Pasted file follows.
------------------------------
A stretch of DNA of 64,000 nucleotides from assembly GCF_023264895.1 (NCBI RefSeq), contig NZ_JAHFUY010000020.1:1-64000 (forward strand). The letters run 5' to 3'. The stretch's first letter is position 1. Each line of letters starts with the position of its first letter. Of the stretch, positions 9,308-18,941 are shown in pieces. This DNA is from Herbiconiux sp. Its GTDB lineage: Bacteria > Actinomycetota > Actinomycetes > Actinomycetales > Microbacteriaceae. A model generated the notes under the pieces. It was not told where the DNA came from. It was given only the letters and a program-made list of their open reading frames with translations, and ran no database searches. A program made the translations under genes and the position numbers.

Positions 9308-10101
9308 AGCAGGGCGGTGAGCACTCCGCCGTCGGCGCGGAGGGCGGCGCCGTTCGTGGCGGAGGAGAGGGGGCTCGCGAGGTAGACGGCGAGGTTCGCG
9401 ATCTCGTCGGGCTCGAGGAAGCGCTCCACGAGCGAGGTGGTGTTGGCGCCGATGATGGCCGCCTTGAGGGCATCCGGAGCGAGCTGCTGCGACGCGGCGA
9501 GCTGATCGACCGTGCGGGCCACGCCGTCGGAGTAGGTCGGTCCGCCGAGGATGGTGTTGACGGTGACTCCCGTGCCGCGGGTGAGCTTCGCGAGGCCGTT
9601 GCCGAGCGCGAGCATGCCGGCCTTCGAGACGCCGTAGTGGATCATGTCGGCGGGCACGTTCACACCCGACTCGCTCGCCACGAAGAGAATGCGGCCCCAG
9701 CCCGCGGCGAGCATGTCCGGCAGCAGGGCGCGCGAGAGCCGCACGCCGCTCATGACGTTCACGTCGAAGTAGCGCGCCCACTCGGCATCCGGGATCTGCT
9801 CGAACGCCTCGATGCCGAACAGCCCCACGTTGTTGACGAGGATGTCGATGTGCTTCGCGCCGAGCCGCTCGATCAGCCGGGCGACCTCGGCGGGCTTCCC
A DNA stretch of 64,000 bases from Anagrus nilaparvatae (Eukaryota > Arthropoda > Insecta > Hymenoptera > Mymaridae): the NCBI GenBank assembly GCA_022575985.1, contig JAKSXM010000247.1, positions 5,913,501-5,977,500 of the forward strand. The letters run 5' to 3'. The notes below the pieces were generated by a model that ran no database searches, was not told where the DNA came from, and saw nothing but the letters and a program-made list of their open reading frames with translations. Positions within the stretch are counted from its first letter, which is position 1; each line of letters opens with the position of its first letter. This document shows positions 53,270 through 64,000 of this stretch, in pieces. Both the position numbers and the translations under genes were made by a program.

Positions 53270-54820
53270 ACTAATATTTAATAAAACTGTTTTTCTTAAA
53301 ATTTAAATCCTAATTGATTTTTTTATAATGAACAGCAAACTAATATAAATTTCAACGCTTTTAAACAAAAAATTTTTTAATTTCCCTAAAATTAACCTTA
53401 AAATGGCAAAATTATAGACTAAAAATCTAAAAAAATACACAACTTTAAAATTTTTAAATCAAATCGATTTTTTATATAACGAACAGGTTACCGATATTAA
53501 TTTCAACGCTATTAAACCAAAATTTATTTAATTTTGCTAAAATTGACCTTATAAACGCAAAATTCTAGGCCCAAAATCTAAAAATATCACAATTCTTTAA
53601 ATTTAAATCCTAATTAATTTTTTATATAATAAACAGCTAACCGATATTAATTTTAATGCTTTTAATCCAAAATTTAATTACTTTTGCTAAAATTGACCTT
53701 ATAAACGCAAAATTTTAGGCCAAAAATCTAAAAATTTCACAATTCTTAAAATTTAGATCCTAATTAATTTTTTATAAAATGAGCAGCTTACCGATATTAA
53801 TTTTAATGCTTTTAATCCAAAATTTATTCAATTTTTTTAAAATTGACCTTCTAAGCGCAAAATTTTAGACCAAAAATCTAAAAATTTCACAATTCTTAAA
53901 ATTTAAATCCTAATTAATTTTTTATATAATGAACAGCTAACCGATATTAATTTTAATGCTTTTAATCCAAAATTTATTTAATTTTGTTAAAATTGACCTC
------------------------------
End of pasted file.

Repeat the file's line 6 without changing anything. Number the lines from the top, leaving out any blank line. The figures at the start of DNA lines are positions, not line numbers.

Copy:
9601 GCCGAGCGCGAGCATGCCGGCCTTCGAGACGCCGTAGTGGATCATGTCGGCGGGCACGTTCACACCCGACTCGCTCGCCACGAAGAGAATGCGGCCCCAG